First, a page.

Your domain has a hosting service that stores the domain's DNS records, including its MX records, CNAME and TXT records, NS records, and more. With Google Apps (or Webmaster Tools), you might need to modify your DNS records to set up various tools or services. For example, you might need to create a CNAME or TXT record to verify domain ownership after signing up for Google Apps. You'll also need to change your MX records to activate Gmail.
You make these changes with your domain host, not with Google. For some domain hosts, you can provide Google with your domain sign-in information so that we can make the necessary updates on your behalf, but your domain host still manages your domain's DNS records.
If you're not sure who your domain host is, there are a few ways to find out, depending on how you purchased your domain.
I purchased my domain when signing up for Google Apps
If you purchased your domain while signing up for Google Apps, then your domain host is one of our registration partners—either GoDaddy.com or eNom.com. To find out which one is your host:
- Sign in to the Google Admin console.
- Do one of the following:
I purchased my domain elsewhere
If you didn't purchase your domain from one of our partners while signing up for Google Apps, try finding your domain host by looking up its name servers. Here are a few free tools that can help you out.
Search the whois database (pronounced who-is)
- Go to Google.com.
- Search for whois free to find a company that performs free queries of the whois database.
- Select a company from the search results. Two popular sites are Network-Tools.com and Kloth.net (not associated with Google).
- Type your domain name in the field and submit your query.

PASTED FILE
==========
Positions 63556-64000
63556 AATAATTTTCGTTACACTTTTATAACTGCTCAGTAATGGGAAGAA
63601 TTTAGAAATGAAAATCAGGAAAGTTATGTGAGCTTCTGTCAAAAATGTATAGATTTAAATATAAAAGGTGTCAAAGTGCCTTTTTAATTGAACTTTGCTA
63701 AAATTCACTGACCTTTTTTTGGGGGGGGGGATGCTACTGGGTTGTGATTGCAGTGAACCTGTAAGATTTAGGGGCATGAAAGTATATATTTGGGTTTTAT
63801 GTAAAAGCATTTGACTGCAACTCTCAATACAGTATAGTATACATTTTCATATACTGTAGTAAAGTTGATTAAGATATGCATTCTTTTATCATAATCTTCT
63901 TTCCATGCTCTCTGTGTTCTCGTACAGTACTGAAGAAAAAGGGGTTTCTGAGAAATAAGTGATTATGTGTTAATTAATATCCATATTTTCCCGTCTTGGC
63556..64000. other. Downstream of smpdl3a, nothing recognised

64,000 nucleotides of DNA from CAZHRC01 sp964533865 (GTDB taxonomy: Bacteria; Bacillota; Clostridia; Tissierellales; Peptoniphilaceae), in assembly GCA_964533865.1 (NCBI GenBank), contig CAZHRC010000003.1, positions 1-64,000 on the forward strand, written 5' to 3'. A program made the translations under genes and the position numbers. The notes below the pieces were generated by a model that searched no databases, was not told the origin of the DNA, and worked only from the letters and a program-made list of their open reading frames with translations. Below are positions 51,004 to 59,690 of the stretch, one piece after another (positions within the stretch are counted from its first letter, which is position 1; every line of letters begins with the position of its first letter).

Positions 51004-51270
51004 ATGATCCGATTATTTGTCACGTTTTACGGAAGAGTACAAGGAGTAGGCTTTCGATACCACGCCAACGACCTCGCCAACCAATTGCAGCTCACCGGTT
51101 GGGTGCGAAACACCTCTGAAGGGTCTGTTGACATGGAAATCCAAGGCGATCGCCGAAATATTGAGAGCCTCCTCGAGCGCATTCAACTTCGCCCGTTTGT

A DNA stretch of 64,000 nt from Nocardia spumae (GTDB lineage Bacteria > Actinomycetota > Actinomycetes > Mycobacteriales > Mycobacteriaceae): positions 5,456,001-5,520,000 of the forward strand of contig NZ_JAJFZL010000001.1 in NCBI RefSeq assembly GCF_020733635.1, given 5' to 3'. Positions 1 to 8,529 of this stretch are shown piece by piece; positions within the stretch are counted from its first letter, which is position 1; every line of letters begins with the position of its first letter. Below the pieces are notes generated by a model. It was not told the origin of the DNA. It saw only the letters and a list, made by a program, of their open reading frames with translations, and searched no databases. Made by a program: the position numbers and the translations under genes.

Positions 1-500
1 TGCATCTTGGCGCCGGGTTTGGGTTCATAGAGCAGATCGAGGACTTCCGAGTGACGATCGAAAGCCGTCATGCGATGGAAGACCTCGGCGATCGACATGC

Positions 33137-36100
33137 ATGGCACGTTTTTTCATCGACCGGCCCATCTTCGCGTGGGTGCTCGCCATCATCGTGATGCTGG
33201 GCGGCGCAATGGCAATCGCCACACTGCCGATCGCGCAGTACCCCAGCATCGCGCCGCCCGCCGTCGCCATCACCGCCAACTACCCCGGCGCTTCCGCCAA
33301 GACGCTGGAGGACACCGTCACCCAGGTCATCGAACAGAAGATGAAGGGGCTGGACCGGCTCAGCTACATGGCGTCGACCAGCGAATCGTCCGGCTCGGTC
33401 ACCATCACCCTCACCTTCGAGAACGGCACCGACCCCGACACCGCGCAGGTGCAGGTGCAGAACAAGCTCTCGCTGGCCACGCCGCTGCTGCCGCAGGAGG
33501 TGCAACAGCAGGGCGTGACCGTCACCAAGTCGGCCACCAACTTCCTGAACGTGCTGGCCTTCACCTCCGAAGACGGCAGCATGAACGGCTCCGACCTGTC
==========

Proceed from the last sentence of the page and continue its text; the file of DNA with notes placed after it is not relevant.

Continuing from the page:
Results list your domain's registrar and at least two name servers. Here are partial results for the sample domain theurbanexperience.org:
- Domain Name: theurbanexperience.org
- Registrar: Everydns.net
- Name Server:ns4.everydns.net
- Name Server:ns1.everydns.net
Alternately perform a name server (NS) lookup
- Go to Google.com.
- Search for NS lookup to find a company that performs name server queries.
- Select a company from the search results. Kloth.net (not associated with Google) is a popular site.
- Type your domain name in the field.
- Select NS records or Any records for your search query.
- Submit your query.
Results list the name servers for your domain, as in:
theurbanexperience.org nameserver = ns4.everydns.net
theurbanexperience.org nameserver = ns1.everydns.net
theurbanexperience.org nameserver = ns2.everydns.net
theurbanexperience.org nameserver = ns3.everydns.net
Interpret the results
In many cases, the Registrar (reported in the whois results) is also your domain host. Sometimes, however, another "go-between" company is hosting your domain's DNS servers. To make sure either way, check out the name servers. Sometimes the servers themselves reveal the name of your host. The name servers in the results above, for example, show that EveryDNS is the domain host for theurbanexperience.org.
If your name servers don't name a specific company but are more obscure (as in asadns1.name-services.com), you can often find the name of your host by performing a search at Google.com for the server name. Search results will likely mention the company who owns that server.